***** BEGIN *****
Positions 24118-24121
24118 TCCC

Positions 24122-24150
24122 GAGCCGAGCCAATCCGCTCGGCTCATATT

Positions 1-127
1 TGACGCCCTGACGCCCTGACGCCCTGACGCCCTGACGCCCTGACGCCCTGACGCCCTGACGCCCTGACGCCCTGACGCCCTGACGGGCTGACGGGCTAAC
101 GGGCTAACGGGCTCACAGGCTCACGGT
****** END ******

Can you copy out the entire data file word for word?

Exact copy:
Positions 24118-24121
24118 TCCC

Positions 24122-24150
24122 GAGCCGAGCCAATCCGCTCGGCTCATATT

Positions 1-127
1 TGACGCCCTGACGCCCTGACGCCCTGACGCCCTGACGCCCTGACGCCCTGACGCCCTGACGCCCTGACGCCCTGACGCCCTGACGGGCTGACGGGCTAAC
101 GGGCTAACGGGCTCACAGGCTCACGGT